Vice President Mike Pence once argued the president of the United States should be held to the highest moral standards to determine whether he should resign or be removed from office.
Pence made the argument in two columns in the late 1990s, where he wrote that then-President Bill Clinton's admission of an affair with a White House intern and prior lies to the public about the matter, possibly under oath, meant Clinton should be removed from office.
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Yet Pence also moved beyond the specifics of the Clinton case: He made a far-reaching argument about the importance of morality and integrity to the office of the presidency.
Pence wrote the columns in the late 1990s when he was a local Indiana radio host and prominent conservative voice in the state arguing Clinton had lost his moral authority to lead the country. One of the columns, "The Two Schools of Thought on Clinton," was posted on his now-defunct website for his radio talk show. Another column, "Why Clinton Must Resign or Be Impeached," was posted on his congressional campaign website. Both columns were archived by the Internet Archive's Wayback Machine. The columns ran in various Indiana newspapers at the time but did not get national attention.
Dismissing the idea that the president is "just the like the rest of us," Pence wrote, "If you and I fall into bad moral habits, we can harm our families, our employers and our friends. The President of the United States can incinerate the planet. Seriously, the very idea that we ought to have at or less than the same moral demands placed on the Chief Executive that we place on our next door neighbor is ludicrous and dangerous.
"Throughout our history, we have seen the presidency as the repository of all of our highest hopes and ideals and values. To demand less is to do an injustice to the blood that bought our freedoms."
The revelation of Pence's Clinton-era columns comes as President Donald Trump faces allegations of extramarital affairs from former adult film actress Stormy Daniels and former Playboy model Karen McDougal. The President also faces a defamation suit brought by former "Apprentice" contestant Summer Zervos, who says Trump sexually assaulted her a decade ago. Trump has denied all the allegations.
Trump also denied knowledge of payments made to Daniels and McDougal during the 2016 presidential campaign but subsequent statements and recordings have raised questions about his denials.
Pence has largely remained silent on the allegations and called Daniels' assertions of an affair "baseless."
In addition to the moral argument Pence makes in the columns, he focused on the fact that Clinton was in office when his affair took place and that he "very likely" committed perjury when he denied in a deposition having a "sexual relationship" with Monica Lewinsky. The allegations against Trump all took place before he stepped into public office, and Trump has not testified about the alleged affairs and therefore does not face any allegations he lied under oath about them. But Pence was not exclusively concerned about Clinton's misstatements under oath, also arguing that Clinton's public statements about Lewinsky damaged the institution of the presidency.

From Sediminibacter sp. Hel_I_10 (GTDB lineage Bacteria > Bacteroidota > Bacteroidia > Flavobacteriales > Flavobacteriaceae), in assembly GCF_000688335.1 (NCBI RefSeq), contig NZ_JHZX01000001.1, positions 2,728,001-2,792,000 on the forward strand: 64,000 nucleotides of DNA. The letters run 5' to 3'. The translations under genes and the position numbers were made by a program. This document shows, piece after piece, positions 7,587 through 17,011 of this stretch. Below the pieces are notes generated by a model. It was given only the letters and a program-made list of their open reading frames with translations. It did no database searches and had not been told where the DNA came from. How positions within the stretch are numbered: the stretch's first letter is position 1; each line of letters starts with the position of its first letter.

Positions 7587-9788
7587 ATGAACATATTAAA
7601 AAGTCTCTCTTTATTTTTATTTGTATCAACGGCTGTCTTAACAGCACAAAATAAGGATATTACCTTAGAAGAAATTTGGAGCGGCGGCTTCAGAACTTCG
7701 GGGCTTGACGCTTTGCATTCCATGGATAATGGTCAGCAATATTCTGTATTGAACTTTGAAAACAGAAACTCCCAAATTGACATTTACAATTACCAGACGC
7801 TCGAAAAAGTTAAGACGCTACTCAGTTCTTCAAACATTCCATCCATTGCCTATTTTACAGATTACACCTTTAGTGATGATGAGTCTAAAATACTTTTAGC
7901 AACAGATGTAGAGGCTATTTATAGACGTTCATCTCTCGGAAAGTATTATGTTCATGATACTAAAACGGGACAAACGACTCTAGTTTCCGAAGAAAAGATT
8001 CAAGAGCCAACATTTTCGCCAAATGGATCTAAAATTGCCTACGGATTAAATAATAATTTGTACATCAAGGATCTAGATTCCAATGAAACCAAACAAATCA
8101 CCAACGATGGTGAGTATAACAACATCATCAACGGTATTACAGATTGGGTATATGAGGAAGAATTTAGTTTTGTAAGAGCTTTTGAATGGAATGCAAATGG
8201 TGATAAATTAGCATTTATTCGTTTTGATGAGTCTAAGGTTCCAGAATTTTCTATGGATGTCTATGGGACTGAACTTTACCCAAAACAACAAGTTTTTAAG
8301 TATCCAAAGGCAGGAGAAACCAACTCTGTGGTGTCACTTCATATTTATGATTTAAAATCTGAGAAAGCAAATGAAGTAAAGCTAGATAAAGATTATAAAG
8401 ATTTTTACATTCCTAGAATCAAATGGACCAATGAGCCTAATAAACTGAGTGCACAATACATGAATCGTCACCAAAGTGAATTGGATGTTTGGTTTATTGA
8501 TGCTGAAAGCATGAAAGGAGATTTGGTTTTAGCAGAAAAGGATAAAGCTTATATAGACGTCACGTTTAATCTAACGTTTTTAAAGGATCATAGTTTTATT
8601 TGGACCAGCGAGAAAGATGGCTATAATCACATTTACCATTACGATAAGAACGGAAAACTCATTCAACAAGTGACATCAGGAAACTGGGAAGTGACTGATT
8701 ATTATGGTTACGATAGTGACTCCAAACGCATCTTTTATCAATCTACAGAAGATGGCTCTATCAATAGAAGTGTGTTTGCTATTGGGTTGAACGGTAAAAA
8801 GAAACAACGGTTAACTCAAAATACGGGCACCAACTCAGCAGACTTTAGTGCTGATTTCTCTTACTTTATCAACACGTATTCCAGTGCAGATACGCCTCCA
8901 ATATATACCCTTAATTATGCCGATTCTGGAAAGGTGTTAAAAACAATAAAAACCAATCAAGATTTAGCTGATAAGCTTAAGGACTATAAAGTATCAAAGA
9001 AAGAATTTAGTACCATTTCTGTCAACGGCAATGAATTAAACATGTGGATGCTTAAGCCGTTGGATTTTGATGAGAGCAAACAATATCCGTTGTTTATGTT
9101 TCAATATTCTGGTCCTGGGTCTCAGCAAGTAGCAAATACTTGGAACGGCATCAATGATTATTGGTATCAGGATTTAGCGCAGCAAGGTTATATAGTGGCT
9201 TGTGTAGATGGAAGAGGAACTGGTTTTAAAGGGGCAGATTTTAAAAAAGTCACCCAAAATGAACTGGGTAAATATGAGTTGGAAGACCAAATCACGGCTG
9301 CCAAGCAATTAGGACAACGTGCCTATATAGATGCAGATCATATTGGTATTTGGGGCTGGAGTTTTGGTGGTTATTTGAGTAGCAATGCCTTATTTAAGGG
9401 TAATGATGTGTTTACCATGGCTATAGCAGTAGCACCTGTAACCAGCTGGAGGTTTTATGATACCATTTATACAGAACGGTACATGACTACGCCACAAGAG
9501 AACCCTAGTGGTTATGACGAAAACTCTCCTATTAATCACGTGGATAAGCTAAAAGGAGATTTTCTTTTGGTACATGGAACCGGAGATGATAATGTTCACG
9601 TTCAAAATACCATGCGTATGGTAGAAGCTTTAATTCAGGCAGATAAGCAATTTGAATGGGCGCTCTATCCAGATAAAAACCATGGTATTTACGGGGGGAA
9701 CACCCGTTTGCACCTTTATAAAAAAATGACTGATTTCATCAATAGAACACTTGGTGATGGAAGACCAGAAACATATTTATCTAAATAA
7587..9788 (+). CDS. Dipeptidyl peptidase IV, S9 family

The Vice President's office did not respond to a request for comment on the columns.
Trump is also facing questions about his statements concerning any relationship between his campaign and Russia. On Sunday, Trump tweeted that a June 2016 meeting at Trump Tower between his son Donald Trump Jr. and a Russian lawyer was "a meeting to get information on an opponent." It was the most direct admission yet of the true intent of the meeting and also an acknowledgement that Trump Jr.'s initial explanation for the meeting -- that its primary purpose was to discuss adoptions - was grossly misleading. That explanation came in a statement that was dictated by the President.
In one of his columns about Clinton, Pence wrote, "Further, the Presidents (sic) repeated lies to the American people in this matter compound the case against him as they demonstrate his failure to protect the institution of the presidency as the 'inspiring supreme symbol of all that is highest in our American ideals.'"
He continued, "Leaders affect the lives of families far beyond their own 'private life'. In the Bible story of Esther we are told of a king who was charged to put right his own household because there would be 'no end of disrespect and discord' among the families of the kingdom if he failed to do so. In a day when reckless extramarital sexual activity is manifesting itself in our staggering rates of illegitimacy and divorce, now more than ever, America needs to be able to look to her First Family as role models of all that we have been and can be again."
Pence also wrote that Republicans needed to act to remove Clinton even if it meant losing the majority in Congress.
"If our leaders flinch at this responsibility, they would do well to heed the Proverb 'if a ruler listens to lies, all his officials become wicked,'" he added. "Our leaders must either act to restore the luster and dignity of the institution of the Presidency or we can be certain that this is only the beginning of an even more difficult time for our land. For the nation to move on, the President must move out."
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